The Ancient Library

Scanned text contains errors.


lived in the strictest seclusion, and that hence the free intercourse of women of ability, such as Sappho and her numerous friends, would lead to the opinion among Athenians that she pursued an immoral life. Plaus­ible, however, as this reasoning is, it is very far from being satisfactory; and it is impossible to read the fragments which remain of Sappho's po­etry without being forced to come to the conclusion that a female who could write such verses could not be the pure and virtuous woman which her modern apologists pretend.1

But whatever doubt there may be as to the moral character of Sappho, there can be only one opinion as to her poetic genius. It is almost super­fluous to refer to the numerous passages in which the ancient writers have expressed their unbounded admiration of her productions. In true poetic genius she appears to have been fully equal to Alceeus, and far su­perior to him in grace and sweetness. Of all Greek lyric poets, she is the one, perhaps, who, in her own peculiar branch of inspiration, was held to have attained most nearly to perfection. She was complimented with the title of the " Tenth Muse," and already in her own age, if we may believe an interesting tradition, the recitation of one of her poems so af­fected Solon that he expressed an earnest desire to learn it before he died (iVa fj-adkv avrb a.TroOdvco').2 Strabo speaks of her as i&auftaaWj/ ri xp?}-jtca,3 and the praises and imitations of her by Catullus and Horace are too well known to require any mention here. The fragments that survive of her poetry, though some of them are exquisite, barely furnish a sample of the surpassing beauty of the whole. They are chiefly of an erotic character ; and at the head of this .class must be placed that splendid ode to Venus, of which we possess the whole, and next to it the shorter one to a beloved female.

Sappho is described, by the only authors who have transmitted any distinct notices on the subject, as not distinguished for personal beauty, but as short in stature, and of dark, it may be understood swarthy, com­plexion. The laudatory commonplace of /caA.4 or " fair," wiiich Plato and others connect with her name, implies nothing more, perhaps less, than does the English term by which the Greek epithet has here been rendered, and which is as frequently bestowed, in familiar usage, on plain as on handsome women. Alceeus describes her simply as " dark-haired," and sweetly smiling.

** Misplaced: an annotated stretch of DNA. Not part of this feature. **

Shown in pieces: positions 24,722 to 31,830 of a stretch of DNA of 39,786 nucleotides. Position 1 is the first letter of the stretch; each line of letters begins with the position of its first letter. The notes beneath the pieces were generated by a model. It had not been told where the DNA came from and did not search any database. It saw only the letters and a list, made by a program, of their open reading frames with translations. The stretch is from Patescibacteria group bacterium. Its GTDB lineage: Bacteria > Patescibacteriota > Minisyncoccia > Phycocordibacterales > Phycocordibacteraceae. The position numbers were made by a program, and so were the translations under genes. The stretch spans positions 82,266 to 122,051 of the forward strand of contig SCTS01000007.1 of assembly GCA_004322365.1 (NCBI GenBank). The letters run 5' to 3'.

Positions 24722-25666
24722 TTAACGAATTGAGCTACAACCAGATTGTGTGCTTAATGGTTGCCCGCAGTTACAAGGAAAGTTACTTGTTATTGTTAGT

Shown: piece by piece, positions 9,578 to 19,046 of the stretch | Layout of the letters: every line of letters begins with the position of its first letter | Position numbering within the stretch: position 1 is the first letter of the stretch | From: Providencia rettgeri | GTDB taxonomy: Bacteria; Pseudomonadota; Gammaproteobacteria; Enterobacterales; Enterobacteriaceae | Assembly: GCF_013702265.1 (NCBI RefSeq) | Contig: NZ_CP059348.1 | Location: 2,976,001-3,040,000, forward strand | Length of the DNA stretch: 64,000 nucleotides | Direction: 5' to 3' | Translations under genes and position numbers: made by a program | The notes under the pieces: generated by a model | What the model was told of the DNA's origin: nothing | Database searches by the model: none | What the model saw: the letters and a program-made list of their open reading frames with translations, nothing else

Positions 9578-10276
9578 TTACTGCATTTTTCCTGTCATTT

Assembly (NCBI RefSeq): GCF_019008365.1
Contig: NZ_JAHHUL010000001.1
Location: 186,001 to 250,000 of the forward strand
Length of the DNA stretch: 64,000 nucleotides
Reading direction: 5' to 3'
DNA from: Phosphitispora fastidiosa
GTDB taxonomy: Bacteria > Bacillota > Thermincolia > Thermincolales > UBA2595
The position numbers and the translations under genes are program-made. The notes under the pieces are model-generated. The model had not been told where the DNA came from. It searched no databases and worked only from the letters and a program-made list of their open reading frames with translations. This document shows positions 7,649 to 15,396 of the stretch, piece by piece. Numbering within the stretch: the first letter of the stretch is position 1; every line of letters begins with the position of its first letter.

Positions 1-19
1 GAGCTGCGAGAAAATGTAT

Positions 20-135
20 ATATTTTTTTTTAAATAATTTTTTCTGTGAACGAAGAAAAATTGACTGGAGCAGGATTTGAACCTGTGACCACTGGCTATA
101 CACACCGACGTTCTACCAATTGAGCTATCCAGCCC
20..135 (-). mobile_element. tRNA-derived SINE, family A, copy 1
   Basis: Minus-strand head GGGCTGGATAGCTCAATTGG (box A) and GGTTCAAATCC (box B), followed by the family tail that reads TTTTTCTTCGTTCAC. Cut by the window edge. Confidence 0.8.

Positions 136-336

The lyric .poems of Sappho formed nine books. She appears also to have composed a large number of hymeneals, or nuptial songs, of which we possess some very beautiful fragments. Her hymns invoking the gods (ol K\f)TLKo\ vfj.voi) are mentioned by the rhetorician Menander,* who tells

1 Consult, on this subject, Welcker, Sappho von einem herrsch. Vorurth. befreyet, Gott., 1816, and in his Kleine Schr., vol. ii., p. 80, seqq.; Mutter, Hist. Gr. Lit., p. 172, seqq. Bode, Gesch. der Hell. Dichtk., vol. ii., pt. ii., p. 411, seqq.; Neue, Sapphonis Fragmenta; Vlriti, Gesch. der Hell. Dichtk., vol. ii., p. 359, seqq.; Richter, Sappho und Erinna. We have adopted in the text the views of Mure, who gives the whole matter a very careful and fair examination (Crit. Hist., vol. iii., p. 290, seqq., and Appendix F, p. 497, seqq.'). In the larger Biographical Dictionary of Smith, Sappho's character is warmly defended, in the abridgment of the same work it is condemned.

'•"• Milan, ap. Stob-.Sfrm., xxix,, 58, 3 Strab,, xiii., p. 617. * Encom., i., 2,

About | Preface | Contents | Index



page #  
Search this site
All non-public domain material, including introductions, markup, and OCR © 2005 Tim Spalding.